Watch for venomous snakes when afield

Watch for venomous snakes when afield
AgriLife Extension wildlife expert advises caution afield so hunters avoid the fate of this hapless cow recovering from an apparent snakebite. Credit: Texas A&M AgriLife Extension Service photo by Steve Byrns

With dove season in full-swing and bow season for deer just around the corner, hunters should be aware of their surroundings, said a Texas A&M AgriLife Extension Service wildlife specialist.

"While folks stock up on shells, buy their licenses, prepare for their trips and head afield, they may be forgetting one critical component of a successful hunting trip: safety," said Dr. John Tomecek of San Angelo.

"While we normally think of hunter safety as pertaining to safe practices while shooting, handling a firearm, and knowing what is beyond your target, there is one component, especially during dove season, that is often overlooked and that's venomous snakes."

Tomecek said hot weather, a mainstay of the dove and early seasons across Texas, means snakes are still very active. Optimum spring growing conditions mean there is plenty of tall vegetation across fields and pastures this fall to hide the reptiles.

"Most cropped fields favored by dove have had little human activity for months, making them preferable for snakes to live in," he said. "Large numbers of bird hunters in the field, especially exuberant young hunters may unintentionally run afoul of our serpentine friends."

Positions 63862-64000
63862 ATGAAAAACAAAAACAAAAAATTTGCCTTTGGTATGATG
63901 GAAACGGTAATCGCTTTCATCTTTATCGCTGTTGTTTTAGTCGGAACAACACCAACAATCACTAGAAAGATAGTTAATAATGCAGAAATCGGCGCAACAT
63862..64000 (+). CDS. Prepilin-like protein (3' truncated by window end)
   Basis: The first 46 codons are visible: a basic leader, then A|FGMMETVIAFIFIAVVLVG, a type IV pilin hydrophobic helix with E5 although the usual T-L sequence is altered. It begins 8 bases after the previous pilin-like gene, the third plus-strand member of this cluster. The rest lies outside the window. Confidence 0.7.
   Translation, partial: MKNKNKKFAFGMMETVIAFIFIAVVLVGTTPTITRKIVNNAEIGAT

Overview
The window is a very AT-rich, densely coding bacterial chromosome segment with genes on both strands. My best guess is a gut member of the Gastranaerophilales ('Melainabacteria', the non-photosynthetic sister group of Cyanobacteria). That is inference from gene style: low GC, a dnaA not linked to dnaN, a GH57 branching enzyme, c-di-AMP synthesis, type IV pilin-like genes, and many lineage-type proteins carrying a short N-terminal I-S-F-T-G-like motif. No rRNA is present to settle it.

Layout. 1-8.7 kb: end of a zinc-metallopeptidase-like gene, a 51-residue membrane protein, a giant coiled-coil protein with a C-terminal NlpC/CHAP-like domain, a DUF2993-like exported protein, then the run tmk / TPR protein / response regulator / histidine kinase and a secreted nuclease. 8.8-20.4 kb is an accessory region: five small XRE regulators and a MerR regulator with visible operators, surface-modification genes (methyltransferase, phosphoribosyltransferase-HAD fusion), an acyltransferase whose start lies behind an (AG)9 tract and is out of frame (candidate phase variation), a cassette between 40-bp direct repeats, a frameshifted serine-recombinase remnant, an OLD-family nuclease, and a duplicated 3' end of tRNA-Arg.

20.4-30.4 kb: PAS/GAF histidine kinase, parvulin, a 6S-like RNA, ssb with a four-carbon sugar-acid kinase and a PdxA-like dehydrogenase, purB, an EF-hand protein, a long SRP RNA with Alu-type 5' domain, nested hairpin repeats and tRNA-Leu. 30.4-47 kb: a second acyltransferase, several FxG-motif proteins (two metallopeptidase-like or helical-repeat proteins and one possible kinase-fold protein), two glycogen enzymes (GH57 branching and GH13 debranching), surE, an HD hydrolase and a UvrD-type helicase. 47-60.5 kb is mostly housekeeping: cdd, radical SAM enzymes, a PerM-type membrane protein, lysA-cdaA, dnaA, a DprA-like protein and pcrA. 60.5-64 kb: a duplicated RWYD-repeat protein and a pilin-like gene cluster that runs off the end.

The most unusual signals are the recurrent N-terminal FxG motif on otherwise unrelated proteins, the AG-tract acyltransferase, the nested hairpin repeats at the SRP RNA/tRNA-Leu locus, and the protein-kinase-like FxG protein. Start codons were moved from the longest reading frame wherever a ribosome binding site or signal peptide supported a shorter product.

Tomecek said there are some simple, common-sense precautions to remaining snake-safe in the field. First, when walking in tall vegetation, keep an eye on where you are about to step. Additionally, when crossing open ground, watch your path as you approach as snakes may be basking in the open.

"While the hunter focuses on the birds flying overhead, they may miss the critters at their feet," Tomecek said. "Second, when retrieving birds or empty hulls, look before you reach. Snakes may be under nearby vegetation and easily frightened, which may result in a strike. These hiding places also include large clumps of prickly pear cactus, under which snakes often lie.

"And finally, to prepare for a safe hunting trip, know the locations of nearby hospitals and bring a snake-bite kit with your other first-aid supplies in the field. If you or a hunting partner is bitten, remain calm and attempt to identify the type of snake. This will help medical professionals know what antivenom to administer.

"So have fun, but remember, safety is a key element of an enjoyable hunt."

Citation: Watch for venomous snakes when afield (2015, September 23) retrieved 24 April 2024 from
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